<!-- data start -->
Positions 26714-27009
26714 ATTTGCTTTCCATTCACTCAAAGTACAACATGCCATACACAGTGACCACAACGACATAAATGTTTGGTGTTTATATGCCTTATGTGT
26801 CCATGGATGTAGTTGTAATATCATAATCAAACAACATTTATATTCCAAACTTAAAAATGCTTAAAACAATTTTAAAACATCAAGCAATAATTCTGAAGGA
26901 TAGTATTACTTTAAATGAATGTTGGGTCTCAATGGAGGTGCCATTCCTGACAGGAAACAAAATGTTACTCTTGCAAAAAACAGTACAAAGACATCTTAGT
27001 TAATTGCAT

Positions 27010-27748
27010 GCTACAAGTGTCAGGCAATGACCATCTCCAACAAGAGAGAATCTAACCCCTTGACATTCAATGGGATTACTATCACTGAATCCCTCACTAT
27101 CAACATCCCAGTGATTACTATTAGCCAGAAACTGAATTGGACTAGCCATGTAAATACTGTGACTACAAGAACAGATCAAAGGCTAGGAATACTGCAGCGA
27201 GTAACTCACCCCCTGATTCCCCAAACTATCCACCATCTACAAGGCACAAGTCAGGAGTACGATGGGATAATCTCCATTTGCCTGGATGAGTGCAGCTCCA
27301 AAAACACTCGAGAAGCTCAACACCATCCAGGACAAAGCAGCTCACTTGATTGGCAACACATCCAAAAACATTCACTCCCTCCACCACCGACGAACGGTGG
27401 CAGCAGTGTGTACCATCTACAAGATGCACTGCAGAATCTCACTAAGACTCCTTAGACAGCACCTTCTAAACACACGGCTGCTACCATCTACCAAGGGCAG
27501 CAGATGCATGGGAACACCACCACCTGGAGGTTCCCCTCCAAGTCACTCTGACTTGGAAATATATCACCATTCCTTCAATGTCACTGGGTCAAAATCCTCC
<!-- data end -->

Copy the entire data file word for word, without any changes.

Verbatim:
Positions 26714-27009
26714 ATTTGCTTTCCATTCACTCAAAGTACAACATGCCATACACAGTGACCACAACGACATAAATGTTTGGTGTTTATATGCCTTATGTGT
26801 CCATGGATGTAGTTGTAATATCATAATCAAACAACATTTATATTCCAAACTTAAAAATGCTTAAAACAATTTTAAAACATCAAGCAATAATTCTGAAGGA
26901 TAGTATTACTTTAAATGAATGTTGGGTCTCAATGGAGGTGCCATTCCTGACAGGAAACAAAATGTTACTCTTGCAAAAAACAGTACAAAGACATCTTAGT
27001 TAATTGCAT

Positions 27010-27748
27010 GCTACAAGTGTCAGGCAATGACCATCTCCAACAAGAGAGAATCTAACCCCTTGACATTCAATGGGATTACTATCACTGAATCCCTCACTAT
27101 CAACATCCCAGTGATTACTATTAGCCAGAAACTGAATTGGACTAGCCATGTAAATACTGTGACTACAAGAACAGATCAAAGGCTAGGAATACTGCAGCGA
27201 GTAACTCACCCCCTGATTCCCCAAACTATCCACCATCTACAAGGCACAAGTCAGGAGTACGATGGGATAATCTCCATTTGCCTGGATGAGTGCAGCTCCA
27301 AAAACACTCGAGAAGCTCAACACCATCCAGGACAAAGCAGCTCACTTGATTGGCAACACATCCAAAAACATTCACTCCCTCCACCACCGACGAACGGTGG
27401 CAGCAGTGTGTACCATCTACAAGATGCACTGCAGAATCTCACTAAGACTCCTTAGACAGCACCTTCTAAACACACGGCTGCTACCATCTACCAAGGGCAG
27501 CAGATGCATGGGAACACCACCACCTGGAGGTTCCCCTCCAAGTCACTCTGACTTGGAAATATATCACCATTCCTTCAATGTCACTGGGTCAAAATCCTCC